Slowdown in US productivity

Can the productivity puzzle be solved? Fresh analysis examines the issue and highlights opportunities for companies and policy makers to act on.

In the United States, productivity growth has declined sharply since 2004, yet digital technology has been widely apparent during this period. Even more startling, in 2016, measures of productivity growth flirted with negative territory. The answer to this puzzle holds the key to future prosperity, because now more than ever, as low birthrates slow the expansion of the labor force, the US economy depends on productivity improvements for long-term economic growth. Economists have proposed competing explanations for declining productivity growth but so far have failed to reach a consensus. That has left decision makers in the public and private spheres without a clear perspective from which to chart a path forward.

A McKinsey Global Institute discussion paper, The productivity puzzle: A closer look at the United States (PDF–449KB), undertakes a microanalysis and identifies six characteristics of the productivity-growth slowdown. These characteristics are low value-added growth during the recovery after the financial crisis; a shift in the composition of employment in the economy toward lower-productivity sectors; a lack of productivity-accelerating sectors after the financial crisis; weak capital-intensity growth; uneven rates of digitization across sectors, where the least digitized often are the largest sectors, with relatively low productivity; and diverging firm-level productivity, with slowing business dynamism.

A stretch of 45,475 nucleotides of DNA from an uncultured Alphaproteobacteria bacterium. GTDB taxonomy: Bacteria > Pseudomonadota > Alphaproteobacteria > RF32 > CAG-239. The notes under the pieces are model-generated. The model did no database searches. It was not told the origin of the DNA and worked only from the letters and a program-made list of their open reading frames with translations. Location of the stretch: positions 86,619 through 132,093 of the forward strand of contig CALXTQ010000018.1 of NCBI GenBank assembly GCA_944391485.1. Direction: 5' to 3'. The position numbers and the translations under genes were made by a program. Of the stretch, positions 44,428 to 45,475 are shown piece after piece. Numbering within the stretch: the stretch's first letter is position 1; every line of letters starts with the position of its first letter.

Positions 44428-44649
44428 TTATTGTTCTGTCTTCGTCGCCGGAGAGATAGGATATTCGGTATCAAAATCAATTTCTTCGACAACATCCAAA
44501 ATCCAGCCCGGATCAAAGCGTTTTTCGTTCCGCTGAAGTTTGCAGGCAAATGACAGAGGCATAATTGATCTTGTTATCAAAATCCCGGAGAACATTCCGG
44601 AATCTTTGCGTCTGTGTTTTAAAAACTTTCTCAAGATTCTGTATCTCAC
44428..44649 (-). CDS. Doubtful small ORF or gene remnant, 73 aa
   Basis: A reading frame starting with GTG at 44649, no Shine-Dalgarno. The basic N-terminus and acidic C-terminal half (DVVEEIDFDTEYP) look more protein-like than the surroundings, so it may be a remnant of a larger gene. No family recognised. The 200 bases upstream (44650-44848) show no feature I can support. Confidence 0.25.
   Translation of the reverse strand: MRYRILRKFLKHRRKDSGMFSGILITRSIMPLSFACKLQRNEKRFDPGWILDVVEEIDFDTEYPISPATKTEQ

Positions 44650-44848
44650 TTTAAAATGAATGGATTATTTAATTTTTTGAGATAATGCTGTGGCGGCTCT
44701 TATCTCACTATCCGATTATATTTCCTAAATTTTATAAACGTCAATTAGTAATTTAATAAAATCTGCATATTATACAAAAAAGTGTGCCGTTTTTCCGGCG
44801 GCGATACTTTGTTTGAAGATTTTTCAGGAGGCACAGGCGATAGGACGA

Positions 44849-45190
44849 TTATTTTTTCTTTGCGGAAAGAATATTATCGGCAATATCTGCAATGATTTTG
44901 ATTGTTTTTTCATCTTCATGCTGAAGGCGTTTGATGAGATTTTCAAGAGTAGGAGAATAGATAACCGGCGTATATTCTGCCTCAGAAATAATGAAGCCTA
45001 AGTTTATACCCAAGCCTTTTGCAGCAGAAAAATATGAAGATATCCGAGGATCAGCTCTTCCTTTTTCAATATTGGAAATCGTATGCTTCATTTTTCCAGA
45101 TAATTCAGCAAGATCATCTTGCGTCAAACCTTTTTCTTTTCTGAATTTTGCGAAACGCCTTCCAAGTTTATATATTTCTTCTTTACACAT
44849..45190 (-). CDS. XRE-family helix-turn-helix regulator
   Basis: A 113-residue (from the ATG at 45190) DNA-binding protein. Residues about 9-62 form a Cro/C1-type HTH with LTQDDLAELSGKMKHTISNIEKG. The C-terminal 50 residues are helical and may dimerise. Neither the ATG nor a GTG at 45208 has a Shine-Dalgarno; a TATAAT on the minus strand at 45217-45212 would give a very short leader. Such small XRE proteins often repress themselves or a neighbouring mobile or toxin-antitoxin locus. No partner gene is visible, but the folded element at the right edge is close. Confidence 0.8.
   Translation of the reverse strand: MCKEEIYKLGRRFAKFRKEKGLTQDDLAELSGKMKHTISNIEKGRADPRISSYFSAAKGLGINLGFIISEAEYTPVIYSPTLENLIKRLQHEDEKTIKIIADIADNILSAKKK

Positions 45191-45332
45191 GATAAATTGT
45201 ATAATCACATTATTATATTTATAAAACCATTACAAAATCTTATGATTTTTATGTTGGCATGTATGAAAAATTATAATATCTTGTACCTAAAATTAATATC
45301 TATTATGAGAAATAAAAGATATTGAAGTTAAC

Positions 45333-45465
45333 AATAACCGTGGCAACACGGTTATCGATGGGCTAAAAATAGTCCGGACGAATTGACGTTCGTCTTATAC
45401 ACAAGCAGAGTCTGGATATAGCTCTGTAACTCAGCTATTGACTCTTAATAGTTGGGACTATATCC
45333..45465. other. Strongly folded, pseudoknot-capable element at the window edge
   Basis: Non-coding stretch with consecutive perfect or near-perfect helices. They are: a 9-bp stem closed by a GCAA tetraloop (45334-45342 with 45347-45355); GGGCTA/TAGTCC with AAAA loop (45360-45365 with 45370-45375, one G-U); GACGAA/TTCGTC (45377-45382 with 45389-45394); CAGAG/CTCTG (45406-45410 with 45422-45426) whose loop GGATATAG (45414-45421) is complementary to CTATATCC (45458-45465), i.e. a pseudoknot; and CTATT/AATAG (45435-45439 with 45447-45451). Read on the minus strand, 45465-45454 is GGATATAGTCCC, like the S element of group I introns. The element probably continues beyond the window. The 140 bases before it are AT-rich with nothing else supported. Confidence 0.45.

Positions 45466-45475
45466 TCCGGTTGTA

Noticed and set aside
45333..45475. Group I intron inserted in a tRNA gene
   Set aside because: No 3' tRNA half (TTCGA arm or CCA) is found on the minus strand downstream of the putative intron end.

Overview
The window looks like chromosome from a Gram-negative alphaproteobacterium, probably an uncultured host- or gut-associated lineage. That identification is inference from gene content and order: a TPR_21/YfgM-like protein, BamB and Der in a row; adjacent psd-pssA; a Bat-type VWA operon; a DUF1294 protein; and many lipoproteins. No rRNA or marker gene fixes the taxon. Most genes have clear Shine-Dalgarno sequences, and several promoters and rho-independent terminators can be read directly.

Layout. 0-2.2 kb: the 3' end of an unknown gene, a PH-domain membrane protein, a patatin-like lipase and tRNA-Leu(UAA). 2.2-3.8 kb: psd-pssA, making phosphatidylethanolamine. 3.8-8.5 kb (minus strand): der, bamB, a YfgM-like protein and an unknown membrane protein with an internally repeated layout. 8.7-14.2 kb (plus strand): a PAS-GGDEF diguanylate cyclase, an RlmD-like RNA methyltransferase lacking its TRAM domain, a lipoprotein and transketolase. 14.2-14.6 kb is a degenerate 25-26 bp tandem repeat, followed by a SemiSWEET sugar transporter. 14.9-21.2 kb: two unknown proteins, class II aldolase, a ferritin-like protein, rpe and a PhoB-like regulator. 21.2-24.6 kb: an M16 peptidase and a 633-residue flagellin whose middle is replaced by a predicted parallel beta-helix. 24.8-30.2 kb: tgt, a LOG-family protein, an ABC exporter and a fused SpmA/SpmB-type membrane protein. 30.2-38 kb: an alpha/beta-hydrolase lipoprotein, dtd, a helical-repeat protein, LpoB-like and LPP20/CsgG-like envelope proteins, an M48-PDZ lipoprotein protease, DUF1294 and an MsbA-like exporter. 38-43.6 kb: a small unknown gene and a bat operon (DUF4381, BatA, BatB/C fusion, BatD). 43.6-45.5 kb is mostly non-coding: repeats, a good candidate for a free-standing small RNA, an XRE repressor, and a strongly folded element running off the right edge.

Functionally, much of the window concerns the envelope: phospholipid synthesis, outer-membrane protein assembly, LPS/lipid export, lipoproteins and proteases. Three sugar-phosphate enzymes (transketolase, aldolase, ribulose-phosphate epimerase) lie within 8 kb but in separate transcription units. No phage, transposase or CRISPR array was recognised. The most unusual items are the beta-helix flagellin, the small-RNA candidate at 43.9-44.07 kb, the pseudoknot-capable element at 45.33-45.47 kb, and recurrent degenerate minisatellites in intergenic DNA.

A closer look at just one of these characteristics, the lack of productivity-accelerating sectors, is revealing (exhibit). The productivity performance of businesses and sectors does not slow down or speed up in unison. Rather, shifts in aggregate productivity growth are the result of individual sectors accelerating and decelerating at different times. The productivity boom of 1995 to 2000 was characterized by an exceptional combination of sectors experiencing a productivity acceleration. Sectors with large employment, such as retail and wholesale, experienced accelerating productivity at the same time as rapid productivity growth was occurring in sectors such as computer and electronic products. Together, these drove the productivity boom.